Simple model of the spring bloom in coastal temperate coastal waters. Nitrogen is assumed to be the limiting nutrient, so the model is based on N only. The model represents one liter of water. Dissolved inorganic nitrogen (DIN) accumulates in the water column during winter and has reached 250 µmol/L on March 1st where the model starts. At this time the light intensity have just reached the level necessary to initiate the bloom.

**Model setup**

N uptake: Michaelis Menten kinetics with a maximum growth rate that doubles the population each day. Km=5µM.

Grazing: Michaelis Menten kinetics with a maximum daily uptake equal to the N in the population. Km=50µM.

Sloppy eating: 60% of the grazing is wasted to PON

Death: 5% of the zooplankton dies each day

Mineralization: 1% of the PON is mineralized to DIN each day

**Results**

For the first 6 days the phytoplankton grows exponentially and depletes the DIN pool. The peak in phytoplankton is followed by a delayed peak in zooplankton due to its slower growth rate. Slowly the zooplankton graze down the spring bloom and the nitrogen is transformed to the pool of particulate dead organic nitrogen (PON). While this happens the phytoplankton is kept low by the still high zooplankton which allow the DIN pool to increase from day 25 to day 55. Eventually the phytoplankton escapes the top down control and we see a secondary bloom based on regenerated DIN.

- 4 years 9 months ago

#### Actividad 1. Metapoblaciones

##### Brandon Benavente

- 7 months 5 days ago

#### Clone of Isle Royale: Predator Prey Interactions

##### Billy Perez

Experiment with adjusting the initial number of moose and wolves on the island.

- 4 years 6 months ago

#### Clone of Prey&Predator

##### Richard Jenkins

**Physical meaning of the equations**The Lotka–Volterra model makes a number of assumptions about the environment and evolution of the predator and prey populations:

1. The prey population finds ample food at all times.2. The food supply of the predator population depends entirely on the size of the prey population.3. The rate of change of population is proportional to its size.4. During the process, the environment does not change in favour of one species and genetic adaptation is inconsequential.5. Predators have limitless appetite.As differential equations are used, the solution is deterministic and continuous. This, in turn, implies that the generations of both the predator and prey are continually overlapping.[23]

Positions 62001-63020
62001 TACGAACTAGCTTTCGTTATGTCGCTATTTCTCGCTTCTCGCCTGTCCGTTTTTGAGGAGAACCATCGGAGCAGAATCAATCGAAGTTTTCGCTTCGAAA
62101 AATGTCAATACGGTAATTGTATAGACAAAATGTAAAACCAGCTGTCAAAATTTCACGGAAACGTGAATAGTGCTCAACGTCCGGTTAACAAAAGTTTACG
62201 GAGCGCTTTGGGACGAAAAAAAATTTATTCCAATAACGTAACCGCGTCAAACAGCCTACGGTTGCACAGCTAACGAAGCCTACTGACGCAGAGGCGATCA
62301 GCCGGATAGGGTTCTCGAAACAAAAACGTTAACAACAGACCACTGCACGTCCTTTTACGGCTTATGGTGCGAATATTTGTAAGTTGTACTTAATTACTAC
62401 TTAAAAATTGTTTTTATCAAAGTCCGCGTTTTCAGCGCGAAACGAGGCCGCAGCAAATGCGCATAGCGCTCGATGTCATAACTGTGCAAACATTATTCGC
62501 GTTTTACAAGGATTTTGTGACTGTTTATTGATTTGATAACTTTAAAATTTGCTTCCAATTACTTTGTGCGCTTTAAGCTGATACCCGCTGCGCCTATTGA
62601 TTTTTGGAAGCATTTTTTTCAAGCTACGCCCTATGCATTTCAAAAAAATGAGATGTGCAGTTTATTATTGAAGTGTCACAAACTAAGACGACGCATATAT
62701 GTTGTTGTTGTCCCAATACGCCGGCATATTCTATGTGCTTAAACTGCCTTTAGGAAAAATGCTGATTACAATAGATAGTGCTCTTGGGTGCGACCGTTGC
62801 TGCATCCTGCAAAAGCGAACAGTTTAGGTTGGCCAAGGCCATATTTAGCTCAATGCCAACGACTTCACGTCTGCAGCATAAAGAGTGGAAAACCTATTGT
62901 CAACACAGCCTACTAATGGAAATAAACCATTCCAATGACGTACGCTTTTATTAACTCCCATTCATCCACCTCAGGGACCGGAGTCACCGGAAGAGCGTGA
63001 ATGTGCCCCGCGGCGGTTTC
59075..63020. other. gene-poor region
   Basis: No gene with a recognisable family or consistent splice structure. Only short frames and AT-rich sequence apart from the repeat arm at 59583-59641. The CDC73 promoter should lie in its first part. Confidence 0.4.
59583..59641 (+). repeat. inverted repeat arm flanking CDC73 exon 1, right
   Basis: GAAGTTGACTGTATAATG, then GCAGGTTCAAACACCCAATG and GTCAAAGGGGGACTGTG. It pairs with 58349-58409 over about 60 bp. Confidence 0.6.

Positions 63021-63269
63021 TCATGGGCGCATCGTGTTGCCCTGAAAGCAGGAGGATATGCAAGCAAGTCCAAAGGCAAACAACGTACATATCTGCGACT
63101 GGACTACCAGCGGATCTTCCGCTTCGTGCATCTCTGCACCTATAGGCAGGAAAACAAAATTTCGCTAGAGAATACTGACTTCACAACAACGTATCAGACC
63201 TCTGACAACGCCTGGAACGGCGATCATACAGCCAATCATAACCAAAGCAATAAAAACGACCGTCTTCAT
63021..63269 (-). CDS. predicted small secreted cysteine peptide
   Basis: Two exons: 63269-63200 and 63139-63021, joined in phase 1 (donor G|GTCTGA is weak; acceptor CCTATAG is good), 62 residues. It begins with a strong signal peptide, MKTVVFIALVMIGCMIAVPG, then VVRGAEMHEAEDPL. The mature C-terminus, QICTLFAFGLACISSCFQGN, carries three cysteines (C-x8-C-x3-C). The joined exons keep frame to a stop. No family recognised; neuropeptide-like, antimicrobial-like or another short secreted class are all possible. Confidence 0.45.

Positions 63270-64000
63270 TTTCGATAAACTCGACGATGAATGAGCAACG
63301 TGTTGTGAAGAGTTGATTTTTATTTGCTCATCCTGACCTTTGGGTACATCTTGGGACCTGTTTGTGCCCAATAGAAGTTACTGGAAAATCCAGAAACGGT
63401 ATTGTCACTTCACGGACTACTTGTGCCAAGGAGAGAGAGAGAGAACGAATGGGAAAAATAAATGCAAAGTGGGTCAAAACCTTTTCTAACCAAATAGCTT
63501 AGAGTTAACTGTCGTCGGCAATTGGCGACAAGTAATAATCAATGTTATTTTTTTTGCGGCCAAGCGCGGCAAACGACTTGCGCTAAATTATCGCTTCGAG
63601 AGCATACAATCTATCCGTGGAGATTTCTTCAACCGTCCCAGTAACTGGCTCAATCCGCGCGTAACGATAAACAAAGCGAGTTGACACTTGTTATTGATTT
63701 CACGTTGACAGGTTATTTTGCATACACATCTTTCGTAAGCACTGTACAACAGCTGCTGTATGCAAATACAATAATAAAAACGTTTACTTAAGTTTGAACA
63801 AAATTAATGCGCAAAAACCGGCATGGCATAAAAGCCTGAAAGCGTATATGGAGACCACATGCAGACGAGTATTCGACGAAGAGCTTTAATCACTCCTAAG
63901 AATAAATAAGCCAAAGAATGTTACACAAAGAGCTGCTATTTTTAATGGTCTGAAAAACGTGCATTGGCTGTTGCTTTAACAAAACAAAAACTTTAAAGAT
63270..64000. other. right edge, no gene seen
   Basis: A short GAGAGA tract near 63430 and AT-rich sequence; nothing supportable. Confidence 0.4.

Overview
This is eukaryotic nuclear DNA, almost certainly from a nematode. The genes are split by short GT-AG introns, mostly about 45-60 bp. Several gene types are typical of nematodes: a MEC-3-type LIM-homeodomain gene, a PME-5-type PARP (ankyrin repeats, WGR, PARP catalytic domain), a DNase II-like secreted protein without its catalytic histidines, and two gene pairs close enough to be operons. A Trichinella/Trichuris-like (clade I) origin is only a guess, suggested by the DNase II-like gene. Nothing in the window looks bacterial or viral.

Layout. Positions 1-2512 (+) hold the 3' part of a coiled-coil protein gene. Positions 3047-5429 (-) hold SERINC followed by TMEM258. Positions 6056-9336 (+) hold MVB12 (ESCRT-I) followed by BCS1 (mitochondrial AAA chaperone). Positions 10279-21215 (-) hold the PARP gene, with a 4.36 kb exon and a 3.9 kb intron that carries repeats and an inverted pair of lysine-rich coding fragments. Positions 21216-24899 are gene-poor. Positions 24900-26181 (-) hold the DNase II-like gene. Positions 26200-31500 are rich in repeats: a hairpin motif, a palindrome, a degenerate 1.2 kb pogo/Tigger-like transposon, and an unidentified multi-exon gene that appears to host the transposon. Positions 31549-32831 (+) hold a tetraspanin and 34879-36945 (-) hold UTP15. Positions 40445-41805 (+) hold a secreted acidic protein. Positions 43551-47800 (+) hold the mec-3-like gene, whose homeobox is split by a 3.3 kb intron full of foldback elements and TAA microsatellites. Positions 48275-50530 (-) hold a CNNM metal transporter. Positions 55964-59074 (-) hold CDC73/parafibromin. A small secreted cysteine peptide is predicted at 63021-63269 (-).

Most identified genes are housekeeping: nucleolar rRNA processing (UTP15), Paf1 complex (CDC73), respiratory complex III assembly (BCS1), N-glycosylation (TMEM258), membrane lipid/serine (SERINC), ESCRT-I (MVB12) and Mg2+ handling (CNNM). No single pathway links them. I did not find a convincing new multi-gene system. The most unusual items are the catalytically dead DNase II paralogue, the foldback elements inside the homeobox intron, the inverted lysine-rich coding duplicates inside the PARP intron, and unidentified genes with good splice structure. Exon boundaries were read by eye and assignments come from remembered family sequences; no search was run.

**Prey**

When multiplied out, the prey equation becomesdx/dt = αx - βxy The prey are assumed to have an unlimited food supply, and to reproduce exponentially unless subject to predation; this exponential growth is represented in the equation above by the term αx. The rate of predation upon the prey is assumed to be proportional to the rate at which the predators and the prey meet; this is represented above by βxy. If either x or y is zero then there can be no predation.

With these two terms the equation above can be interpreted as: the change in the prey's numbers is given by its own growth minus the rate at which it is preyed upon.

PredatorsThe predator equation becomes

dy/dt = -

In this equation, {\displaystyle \displaystyle \delta xy} represents the growth of the predator population. (Note the similarity to the predation rate; however, a different constant is used as the rate at which the predator population grows is not necessarily equal to the rate at which it consumes the prey). {\displaystyle \displaystyle \gamma y} represents the loss rate of the predators due to either natural death or emigration; it leads to an exponential decay in the absence of prey.

Hence the equation expresses the change in the predator population as growth fueled by the food supply, minus natural death.

- 2 years 1 week ago

#### Clone of Clone of Isle Royale: Predator Prey Interactions

##### Runy Calmera

Experiment with adjusting the initial number of moose and wolves on the island.

- 4 years 2 months ago

#### Clone of Insect Pest Control

##### casey

- 6 years 7 months ago

#### Clone of Clone of (3) Copy of "Isle Royale: Predator Prey Interactions"

##### Christian Kitazume

Experiment with adjusting the initial number of moose and wolves on the island.

- 4 years 1 week ago

#### Driehaus Isle Royale: Meese and Wolves

##### Rachel Driehaus

Experiment with adjusting the initial number of moose and wolves on the island.

- 1 year 8 months ago

#### Clone of Isle Royale: Predator Prey Interactions

##### Lord of the Rings

Experiment with adjusting the initial number of moose and wolves on the island.

- 5 years 4 months ago

#### Clone of Clone of (3) Copy of "Isle Royale: Predator Prey Interactions"

##### Maximilian Muhr

Experiment with adjusting the initial number of moose and wolves on the island.

- 4 years 1 week ago

#### Dufek Isle Royale: Predator Prey Interactions

##### Sally Dufek

Experiment with adjusting the initial number of moose and wolves on the island.

- 1 year 8 months ago